SOCW 0698 Advanced Practice in Social Work Special Topics (3)
SOCW 0651 School Social Work (3)
SOCW 0652 Substance Abuse Treatment (3)
SOCW 0699 Special Topics in Social Work (3)
SOCW 0543 Advanced Standing Bridge Course (3) required or Advanced Standing students
SOCW 0511 Research I
The course will introduce students to the basics of social science research by examining the research process, purposes of research, and the philosophy of research. Students will learn about the basics of measurement, sampling, and causation. Students will review the basic approaches to research, including qualitative research, experiments, surveys, and historical and comparative research.
SOCW 0512 Research II
This course builds on Research 1, In this course students will develop knowledge and skills to complete quantitative and qualitative research. Students will learn how to apply research to social work practice. Specifically, Students will learn how to design and implement Single Subject Design research, design and implement program evaluation research and learn how to evaluate exiting research for its usefulness to social work practice.
SOCW 0521 Human Behavior & the Social Environment (HBSE) I
This is the first course of a two-course sequence that will focus on how aspects of the social environment affect human behavior and on individual development across the life cycle. This course examines human behavior in families, groups, communities, organizations, and cultures, and the biological, psychological, social, and spiritual aspects of human development. The course emphasizes the diversity of human experience, the negative impact of oppression on individuals, families, and groups, and the importance of resilience and empowerment.
SOCW 0522 Human Behavior & the Social Environment (HBSE) II
This is the second course of a two course sequence that will focus on how aspects of the social environment affect human behavior and on individual development across the life cycle. The major goal of the course is to help students understand the complex interactions between people and their environments and the importance of knowledge and theories about human behavior to social work practice.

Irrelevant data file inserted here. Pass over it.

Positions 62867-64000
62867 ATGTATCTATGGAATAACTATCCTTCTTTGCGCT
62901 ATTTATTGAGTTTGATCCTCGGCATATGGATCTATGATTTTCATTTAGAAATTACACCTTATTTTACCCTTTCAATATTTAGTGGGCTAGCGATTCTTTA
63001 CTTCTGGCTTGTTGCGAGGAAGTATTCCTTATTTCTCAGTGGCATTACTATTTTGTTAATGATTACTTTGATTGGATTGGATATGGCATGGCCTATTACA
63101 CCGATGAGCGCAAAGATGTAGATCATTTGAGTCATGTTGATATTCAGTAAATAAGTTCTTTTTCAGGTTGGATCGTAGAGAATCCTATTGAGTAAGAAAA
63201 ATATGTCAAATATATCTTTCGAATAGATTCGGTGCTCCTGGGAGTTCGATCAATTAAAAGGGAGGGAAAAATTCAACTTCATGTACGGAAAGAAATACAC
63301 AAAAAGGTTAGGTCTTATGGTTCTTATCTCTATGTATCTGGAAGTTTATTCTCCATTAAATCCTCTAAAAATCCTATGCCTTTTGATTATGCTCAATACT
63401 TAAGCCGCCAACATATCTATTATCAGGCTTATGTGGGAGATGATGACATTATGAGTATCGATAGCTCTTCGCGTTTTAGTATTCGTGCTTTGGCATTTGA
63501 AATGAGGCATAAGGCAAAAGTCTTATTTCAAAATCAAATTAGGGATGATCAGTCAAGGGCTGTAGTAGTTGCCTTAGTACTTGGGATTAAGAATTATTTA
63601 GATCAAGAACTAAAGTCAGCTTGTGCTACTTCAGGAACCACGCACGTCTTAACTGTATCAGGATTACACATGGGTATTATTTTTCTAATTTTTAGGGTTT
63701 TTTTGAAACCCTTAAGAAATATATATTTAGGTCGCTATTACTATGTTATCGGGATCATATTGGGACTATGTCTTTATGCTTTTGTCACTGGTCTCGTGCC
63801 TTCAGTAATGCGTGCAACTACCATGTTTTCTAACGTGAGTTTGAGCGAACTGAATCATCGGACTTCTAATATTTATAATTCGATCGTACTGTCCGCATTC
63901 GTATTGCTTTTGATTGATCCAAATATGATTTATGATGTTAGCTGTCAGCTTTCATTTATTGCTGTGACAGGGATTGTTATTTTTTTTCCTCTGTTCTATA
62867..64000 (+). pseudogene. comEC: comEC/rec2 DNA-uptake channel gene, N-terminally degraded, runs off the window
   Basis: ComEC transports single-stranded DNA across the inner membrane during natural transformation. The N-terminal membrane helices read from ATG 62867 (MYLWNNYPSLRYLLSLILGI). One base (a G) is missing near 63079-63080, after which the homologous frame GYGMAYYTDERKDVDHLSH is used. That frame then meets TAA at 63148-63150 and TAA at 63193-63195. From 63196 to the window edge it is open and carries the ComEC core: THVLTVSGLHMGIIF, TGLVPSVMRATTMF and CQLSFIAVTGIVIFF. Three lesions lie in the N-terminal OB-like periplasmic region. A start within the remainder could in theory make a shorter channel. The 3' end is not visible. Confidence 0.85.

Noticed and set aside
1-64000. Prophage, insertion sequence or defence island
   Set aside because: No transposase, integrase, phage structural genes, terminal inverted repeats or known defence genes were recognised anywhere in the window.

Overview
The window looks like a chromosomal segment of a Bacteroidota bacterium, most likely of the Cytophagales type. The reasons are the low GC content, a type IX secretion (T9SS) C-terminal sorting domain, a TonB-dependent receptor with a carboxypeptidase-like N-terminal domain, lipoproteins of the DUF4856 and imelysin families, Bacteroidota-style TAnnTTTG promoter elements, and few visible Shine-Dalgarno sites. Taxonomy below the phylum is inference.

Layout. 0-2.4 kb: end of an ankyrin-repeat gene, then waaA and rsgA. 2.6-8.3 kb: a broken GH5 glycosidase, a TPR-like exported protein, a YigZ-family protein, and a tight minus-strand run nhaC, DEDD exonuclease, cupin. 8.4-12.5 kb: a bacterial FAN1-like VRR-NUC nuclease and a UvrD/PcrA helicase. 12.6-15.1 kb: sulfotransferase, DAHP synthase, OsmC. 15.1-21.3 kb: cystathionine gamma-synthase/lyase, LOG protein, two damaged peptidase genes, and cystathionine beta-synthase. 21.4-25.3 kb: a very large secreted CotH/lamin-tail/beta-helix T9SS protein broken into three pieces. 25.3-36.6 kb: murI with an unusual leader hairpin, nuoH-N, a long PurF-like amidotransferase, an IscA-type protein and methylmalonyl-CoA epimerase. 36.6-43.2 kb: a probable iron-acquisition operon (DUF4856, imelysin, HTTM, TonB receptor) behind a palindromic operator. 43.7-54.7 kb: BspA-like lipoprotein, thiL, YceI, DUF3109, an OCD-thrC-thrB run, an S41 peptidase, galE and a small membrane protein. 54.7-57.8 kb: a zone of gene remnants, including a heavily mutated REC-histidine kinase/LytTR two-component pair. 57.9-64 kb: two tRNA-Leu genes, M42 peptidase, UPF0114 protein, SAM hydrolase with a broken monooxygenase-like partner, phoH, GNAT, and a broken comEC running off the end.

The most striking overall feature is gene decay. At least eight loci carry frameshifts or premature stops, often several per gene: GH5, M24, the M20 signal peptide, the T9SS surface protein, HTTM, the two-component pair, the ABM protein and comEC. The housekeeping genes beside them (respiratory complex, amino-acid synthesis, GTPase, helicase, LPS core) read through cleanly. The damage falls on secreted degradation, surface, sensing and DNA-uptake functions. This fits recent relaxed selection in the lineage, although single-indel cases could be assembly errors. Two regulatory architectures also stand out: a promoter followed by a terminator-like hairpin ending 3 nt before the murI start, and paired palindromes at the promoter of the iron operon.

SOCW 0523 Diversity & Social Justice
This course examines the histories of diverse social identity groups in the United States and the differential impacts of past and present attitudes, beliefs, practices, and policies on the lives of individuals, families, groups, and communities. The existence of multiple, intersecting, and interlocking systems of advantage and disadvantage and the centrality of diversity competent practice to the field of social work are emphasized.
SOCW 0531 Social Welfare Policy Analysis
Social science, historical, and ideological models, theories, and perspectives are used as a foundation to examine and analyze present social policies and social programs at the organizational, state, national, and international levels.
SOCW 0541 Generalist Practice I
This is the first of a two-part course sequence that introduces student to the knowledge, values, and skills that form the core of generalist social work practice. In this course, students examine the roles social workers take with client systems, critical thinking, evidence-based practice, and basic theories of social work, and explore the values and ethics of social work, including managing ethical dilemmas. The course continues with an examination of engaging and assessing systems of different sizes.
SOCW 0542 Generalist Practice II
This is the second of a two-part course that introduces student to the knowledge, values, and skills that form the core of generalist social work practice. In this course, the development of service plans with systems of different sizes is examined in-depth. The course continues with an examination of the application of theory, use of self, use of professional values, and development of skills for interventions with individuals, families, groups, and communities. The course concludes with an exploration of the values, knowledge, and skills needed to evaluation social work with clients systems of various sizes and of termination/transition with the client system.
SOCW 0543 Generalist Practice Bridge Course (required for Advanced Standing students)
This course is required for Advanced Standing students as a bridge that allows students to be fully ready to enter the advanced level of MSW education. This course focuses on the core knowledge, values and skills that form the foundation of generalist practice.
SOCW 0561 & 0562 Foundation Practicum I & II
First year MSW students are required to complete a two semester 400 hour, hands-on social work internship in an approved agency under the supervision of a professional social worker.
SOCW 0621 Mental Health & Children